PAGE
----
Choosing a strategy in crisis mode: Either inaction while hoping for improving fortunes without adequate information or radical action absent specific information can both produce a severely damaging outcome to the future of the business, and the market as a whole. In the case of a global event, the risk of companies acting in stampede mode is elevated. 

Note the common thread: Information, or the absence thereof, is a critical component in making decisions. This isn't a new concept caused by this viral strain. This is a common weakness present in all businesses since the beginning of trade. This particular incident just exposed how inadequate our analytics systems are. Stay tuned for the next  blogs in this series to see how you and your EPM software can help. 

The good news is, typical with any extreme edges of a spectrum, neither the "it will get better" nor "things are going to be awful for a long time" are likely to be realized. Meaning, things will not return to normal, but our system will not totally fail either.  

When a crisis hits and our established institutions and proven systems buckle and fail - health, economic, government and even cultural - it can shake the foundations of everything we believe in and certainly be confusing. There's your moment of commiseration. Now we must get down to business, and I believe EPM software and procedures play a key role for the world to achieve better outcomes while navigating this crisis.  

I laid out the spectrum most businesses are on – "not too worried about it" and "sky’s falling”. They sound prudent on one level, but this mindset skips the alternatives. One such alternative is to refuse to assume the ‘response stance’. Yes, we need to take cues from the market from time to time. But relying exclusively on reactions to external events is not the path of leadership, it’s the path of following by definition.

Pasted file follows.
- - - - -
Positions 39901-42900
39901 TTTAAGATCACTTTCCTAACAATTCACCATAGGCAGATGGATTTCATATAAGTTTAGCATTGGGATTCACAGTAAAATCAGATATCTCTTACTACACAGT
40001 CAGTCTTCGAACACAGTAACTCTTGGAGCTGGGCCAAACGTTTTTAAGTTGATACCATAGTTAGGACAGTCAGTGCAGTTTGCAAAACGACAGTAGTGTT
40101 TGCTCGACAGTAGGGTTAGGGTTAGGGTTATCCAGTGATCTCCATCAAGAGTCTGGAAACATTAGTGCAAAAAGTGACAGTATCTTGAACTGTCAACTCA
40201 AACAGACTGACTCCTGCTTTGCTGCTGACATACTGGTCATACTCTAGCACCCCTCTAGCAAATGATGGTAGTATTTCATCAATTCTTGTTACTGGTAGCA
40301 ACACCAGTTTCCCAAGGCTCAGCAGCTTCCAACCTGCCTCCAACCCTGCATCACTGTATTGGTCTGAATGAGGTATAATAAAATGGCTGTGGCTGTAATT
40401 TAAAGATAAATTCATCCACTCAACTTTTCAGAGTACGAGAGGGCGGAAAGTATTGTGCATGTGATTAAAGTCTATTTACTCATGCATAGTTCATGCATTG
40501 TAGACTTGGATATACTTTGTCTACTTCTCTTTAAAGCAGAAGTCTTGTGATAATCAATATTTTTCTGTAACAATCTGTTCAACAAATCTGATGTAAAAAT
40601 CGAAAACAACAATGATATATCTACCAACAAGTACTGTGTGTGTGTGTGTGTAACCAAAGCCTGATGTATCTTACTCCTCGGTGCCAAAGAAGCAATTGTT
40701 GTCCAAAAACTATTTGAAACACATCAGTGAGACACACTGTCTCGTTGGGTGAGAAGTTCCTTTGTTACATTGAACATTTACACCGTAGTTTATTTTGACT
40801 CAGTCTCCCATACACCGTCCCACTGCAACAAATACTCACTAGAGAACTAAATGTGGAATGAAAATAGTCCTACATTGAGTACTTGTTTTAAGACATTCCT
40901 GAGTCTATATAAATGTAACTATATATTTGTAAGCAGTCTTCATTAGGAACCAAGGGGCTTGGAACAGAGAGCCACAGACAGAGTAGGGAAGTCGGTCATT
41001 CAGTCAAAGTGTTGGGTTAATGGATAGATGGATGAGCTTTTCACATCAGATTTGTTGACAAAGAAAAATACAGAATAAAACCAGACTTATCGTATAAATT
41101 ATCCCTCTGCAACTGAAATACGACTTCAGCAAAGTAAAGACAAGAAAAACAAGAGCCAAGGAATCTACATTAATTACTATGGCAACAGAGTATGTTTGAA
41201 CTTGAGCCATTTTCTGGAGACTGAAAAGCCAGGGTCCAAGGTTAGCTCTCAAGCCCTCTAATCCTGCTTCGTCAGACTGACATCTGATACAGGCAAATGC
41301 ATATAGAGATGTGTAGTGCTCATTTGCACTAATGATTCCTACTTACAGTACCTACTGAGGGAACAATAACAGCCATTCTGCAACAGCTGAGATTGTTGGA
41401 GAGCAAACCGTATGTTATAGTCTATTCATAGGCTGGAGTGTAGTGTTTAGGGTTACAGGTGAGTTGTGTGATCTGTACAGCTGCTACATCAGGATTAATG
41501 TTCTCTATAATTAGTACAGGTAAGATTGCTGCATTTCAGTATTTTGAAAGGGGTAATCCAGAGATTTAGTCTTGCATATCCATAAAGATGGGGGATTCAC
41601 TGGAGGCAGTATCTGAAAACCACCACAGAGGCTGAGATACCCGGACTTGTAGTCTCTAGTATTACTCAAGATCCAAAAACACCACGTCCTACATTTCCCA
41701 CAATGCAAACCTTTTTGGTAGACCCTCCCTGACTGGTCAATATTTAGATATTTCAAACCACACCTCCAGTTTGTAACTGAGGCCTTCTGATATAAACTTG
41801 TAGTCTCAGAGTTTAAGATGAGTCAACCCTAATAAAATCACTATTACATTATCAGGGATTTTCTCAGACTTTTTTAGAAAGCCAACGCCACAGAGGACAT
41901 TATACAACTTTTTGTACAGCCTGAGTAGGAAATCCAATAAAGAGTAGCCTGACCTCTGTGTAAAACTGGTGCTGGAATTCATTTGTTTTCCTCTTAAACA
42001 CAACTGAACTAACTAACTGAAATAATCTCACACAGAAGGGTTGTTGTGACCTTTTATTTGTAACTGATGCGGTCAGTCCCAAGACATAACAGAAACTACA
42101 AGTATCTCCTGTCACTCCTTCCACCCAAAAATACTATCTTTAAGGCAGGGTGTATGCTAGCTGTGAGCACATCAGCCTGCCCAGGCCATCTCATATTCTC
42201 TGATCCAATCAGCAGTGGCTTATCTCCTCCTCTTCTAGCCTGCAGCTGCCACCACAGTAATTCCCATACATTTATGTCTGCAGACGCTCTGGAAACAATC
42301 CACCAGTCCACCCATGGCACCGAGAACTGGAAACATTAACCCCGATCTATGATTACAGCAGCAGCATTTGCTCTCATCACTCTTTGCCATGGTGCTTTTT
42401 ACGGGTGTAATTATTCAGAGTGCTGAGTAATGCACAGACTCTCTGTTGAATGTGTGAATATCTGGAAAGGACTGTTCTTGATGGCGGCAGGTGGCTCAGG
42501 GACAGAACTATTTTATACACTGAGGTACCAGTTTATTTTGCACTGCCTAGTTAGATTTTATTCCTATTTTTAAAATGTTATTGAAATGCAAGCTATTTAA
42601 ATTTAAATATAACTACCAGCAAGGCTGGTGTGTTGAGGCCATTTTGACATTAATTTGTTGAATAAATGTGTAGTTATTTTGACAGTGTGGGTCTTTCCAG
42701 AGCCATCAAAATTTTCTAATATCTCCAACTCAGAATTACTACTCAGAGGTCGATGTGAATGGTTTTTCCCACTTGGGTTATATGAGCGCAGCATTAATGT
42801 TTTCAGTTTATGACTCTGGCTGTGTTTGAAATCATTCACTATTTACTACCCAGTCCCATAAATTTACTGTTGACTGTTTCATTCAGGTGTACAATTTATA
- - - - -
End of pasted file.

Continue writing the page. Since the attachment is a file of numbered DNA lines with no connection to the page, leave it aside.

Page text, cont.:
Leadership Summary & Homework:

5 Enterprise Performance Management Principles for Leadership to quickly model the impact of crises like COVID-19 and avoid a cash shortage

The quote I opened with talks about danger and opportunity in crisis. By focusing on and reacting to the danger, that spectrum of reaction options is available to you. By focusing on opportunity, another set of options opens. I’ll conclude this first blog post in the series by encouraging you to be balanced in your response, keeping an eye on both the danger and the opportunity as you navigate through the three stages of the crisis, which I’ll lay out in the next three blog posts.  Until then, your assignment as our plot’s hero, is to resist the two poor strategies as outlined above.  How can you base your strategy on data instead?  How can you improve your forecasting, planning, reporting, and analysis processes to accelerate your recovery? 

David Den Boer, Founder, Column5 Consulting

Topics: Thought Leadership, Enterprise Performance Management (EPM), Performance, User Experience